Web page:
Indeed, Eddie Smith Sr. bought and owned this Ferrari for all the right reasons: he enjoyed the camaraderie of the club, but, most importantly, he derived pleasure from flying around the roads in Lexington, listening to the high-revving V-12 and enjoying the car’s stunning good looks. Most long-term FCA members will attest to the wonderful stories “George” told of Luigi Chinetti and his early Ferrari experiences, and their wives will happily recount what a tireless dancer he was. Just as he didn’t leave the dance floor until the party was over, his foot never came off the throttle until it was absolutely necessary! His need for speed was so great that instead of buckling up during takeoff in his private Sabreliner jet, he would stand up in the cockpit, between the two pilots, to experience the surge of acceleration as they were going down the runway.
As Luigi Chinetti Jr. recently said, “He was always happy and a true pleasure to be around. He wasn’t just an enthusiast about the cars themselves but the entire experience—the drives around Europe and the visits to the factory. He was a really nifty guy!”
A New Home
As the value of his N.A.R.T. Spider began to rise, he never once considered parting with it, even when notable celebrities made him offers that most owners wouldn’t refuse. After Steve McQueen was rear-ended at a stoplight in his own N.A.R.T. Spider, he called Eddie, whose car was currently being built. Eddie told him “Steve, I like you but I don’t love you. And you can’t have my car!”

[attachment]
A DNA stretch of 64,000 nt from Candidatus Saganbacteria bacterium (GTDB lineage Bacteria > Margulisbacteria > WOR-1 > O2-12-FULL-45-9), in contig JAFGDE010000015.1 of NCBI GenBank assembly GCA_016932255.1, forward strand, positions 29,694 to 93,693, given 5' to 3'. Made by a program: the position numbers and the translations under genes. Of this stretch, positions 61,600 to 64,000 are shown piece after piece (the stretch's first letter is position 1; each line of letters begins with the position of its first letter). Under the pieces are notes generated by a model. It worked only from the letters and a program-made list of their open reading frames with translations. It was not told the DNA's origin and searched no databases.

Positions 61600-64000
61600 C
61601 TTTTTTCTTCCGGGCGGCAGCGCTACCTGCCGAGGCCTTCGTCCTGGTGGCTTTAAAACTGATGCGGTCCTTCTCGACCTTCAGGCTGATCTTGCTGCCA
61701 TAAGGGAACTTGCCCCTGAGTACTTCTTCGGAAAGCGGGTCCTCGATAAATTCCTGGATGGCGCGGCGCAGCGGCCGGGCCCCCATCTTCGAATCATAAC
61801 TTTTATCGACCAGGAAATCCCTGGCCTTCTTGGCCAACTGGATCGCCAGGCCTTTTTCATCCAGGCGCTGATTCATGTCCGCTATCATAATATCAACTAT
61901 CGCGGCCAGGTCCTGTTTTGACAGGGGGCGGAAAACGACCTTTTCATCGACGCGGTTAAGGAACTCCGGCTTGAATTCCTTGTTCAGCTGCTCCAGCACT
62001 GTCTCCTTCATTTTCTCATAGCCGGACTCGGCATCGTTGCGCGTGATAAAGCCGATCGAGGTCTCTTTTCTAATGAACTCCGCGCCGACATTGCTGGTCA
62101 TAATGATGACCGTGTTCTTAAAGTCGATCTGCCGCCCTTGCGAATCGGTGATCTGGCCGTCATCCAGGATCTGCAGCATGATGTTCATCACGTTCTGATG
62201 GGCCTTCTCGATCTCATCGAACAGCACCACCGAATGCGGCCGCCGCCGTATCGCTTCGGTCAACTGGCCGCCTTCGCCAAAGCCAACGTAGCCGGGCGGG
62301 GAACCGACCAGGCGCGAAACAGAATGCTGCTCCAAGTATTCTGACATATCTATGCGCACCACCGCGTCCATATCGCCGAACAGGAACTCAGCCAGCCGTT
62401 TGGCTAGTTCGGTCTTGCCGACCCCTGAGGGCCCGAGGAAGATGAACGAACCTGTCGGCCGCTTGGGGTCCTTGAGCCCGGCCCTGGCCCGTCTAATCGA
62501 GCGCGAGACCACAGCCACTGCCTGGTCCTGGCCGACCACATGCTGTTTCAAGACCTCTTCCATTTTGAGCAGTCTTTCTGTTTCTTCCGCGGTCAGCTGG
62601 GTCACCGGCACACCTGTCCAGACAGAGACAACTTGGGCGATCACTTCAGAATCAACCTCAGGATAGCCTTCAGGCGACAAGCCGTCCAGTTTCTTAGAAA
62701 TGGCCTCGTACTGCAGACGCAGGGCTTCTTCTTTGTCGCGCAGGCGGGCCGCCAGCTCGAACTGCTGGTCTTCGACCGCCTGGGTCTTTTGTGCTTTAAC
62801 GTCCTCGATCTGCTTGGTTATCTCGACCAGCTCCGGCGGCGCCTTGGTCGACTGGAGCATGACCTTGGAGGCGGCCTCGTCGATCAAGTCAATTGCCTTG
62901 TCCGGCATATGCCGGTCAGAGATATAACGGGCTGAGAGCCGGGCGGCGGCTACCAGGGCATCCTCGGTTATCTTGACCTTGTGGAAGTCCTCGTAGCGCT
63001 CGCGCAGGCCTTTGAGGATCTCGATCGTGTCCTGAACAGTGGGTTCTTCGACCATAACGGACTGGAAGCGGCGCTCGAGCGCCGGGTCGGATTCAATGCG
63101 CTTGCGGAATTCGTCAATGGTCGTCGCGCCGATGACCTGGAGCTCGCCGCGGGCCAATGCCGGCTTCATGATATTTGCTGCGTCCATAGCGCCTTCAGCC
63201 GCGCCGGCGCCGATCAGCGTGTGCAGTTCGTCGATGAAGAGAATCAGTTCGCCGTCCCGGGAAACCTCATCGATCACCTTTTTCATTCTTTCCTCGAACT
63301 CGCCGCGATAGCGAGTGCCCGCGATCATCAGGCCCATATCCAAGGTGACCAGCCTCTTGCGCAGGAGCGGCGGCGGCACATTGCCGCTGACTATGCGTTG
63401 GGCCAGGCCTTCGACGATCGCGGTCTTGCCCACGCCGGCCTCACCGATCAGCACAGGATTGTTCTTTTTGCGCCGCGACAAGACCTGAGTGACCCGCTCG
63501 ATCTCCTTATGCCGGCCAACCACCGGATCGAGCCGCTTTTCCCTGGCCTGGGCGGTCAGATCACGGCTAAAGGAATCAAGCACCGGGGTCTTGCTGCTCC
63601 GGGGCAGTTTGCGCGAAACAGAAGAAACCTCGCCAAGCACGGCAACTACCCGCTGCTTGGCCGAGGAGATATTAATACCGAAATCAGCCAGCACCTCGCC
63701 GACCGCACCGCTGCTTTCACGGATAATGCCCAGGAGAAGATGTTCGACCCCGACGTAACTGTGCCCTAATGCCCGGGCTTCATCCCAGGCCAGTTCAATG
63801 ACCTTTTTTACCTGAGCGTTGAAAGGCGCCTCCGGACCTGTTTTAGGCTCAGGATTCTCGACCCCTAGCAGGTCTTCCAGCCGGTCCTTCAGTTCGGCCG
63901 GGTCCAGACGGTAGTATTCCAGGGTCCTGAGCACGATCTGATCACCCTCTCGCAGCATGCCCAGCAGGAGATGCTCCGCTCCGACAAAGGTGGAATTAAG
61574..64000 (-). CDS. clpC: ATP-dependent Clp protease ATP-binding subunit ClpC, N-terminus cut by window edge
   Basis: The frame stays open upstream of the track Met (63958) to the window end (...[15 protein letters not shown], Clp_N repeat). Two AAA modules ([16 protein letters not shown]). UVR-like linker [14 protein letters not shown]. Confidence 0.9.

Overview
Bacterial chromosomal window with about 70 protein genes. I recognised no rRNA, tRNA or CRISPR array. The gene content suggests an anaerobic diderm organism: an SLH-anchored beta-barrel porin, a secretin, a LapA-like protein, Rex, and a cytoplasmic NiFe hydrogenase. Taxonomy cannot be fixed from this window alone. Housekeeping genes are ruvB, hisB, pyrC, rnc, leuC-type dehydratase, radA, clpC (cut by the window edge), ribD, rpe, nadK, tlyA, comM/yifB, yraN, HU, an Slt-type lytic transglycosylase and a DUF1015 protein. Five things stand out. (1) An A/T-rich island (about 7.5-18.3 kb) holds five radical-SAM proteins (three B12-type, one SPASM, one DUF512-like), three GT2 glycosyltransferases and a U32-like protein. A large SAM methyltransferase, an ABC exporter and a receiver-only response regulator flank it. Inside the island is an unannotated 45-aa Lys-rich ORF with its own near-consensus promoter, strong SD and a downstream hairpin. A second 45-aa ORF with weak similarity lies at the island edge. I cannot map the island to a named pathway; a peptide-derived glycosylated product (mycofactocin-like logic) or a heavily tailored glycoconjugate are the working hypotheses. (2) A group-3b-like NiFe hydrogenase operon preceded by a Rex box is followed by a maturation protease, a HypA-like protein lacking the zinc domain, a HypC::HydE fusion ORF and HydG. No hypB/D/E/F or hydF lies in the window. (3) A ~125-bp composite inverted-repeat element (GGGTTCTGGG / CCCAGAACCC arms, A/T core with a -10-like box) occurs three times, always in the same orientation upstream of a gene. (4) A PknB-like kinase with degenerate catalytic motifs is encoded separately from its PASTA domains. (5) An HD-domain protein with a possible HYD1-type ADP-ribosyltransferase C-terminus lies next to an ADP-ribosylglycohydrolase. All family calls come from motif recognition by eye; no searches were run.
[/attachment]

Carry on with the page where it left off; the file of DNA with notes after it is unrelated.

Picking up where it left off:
Since “George’s” passing in 2007, the car has been stored and maintained in a separate, purpose-built garage within Grady-White’s airplane hangar, as a monument, of sorts, to his ownership of the car; it is complete with his racing suit and beloved worn deck shoes in which he wore when he so frequently drove around the track.
A recent inspection by both an RM specialist and a Ferrari expert confirmed the exceptional condition of the car and how well it has been preserved over the course of its life. The restoration was conducted to the highest standards, and enormous effort was used to ensure that even the smallest replaced part, right down to an old bearing, was retained. The body lines are excellent, and the car’s presentation is thoroughly correct. It runs and drives nicely, pulling through the gears with tremendous power and stopping without issue, and most importantly, the car has the distinction of having full matching numbers from front to back; the gearbox, body, and engine stampings all correspond with chassis 10709. For further details and a list of parts that accompany the car, please speak with an RM specialist.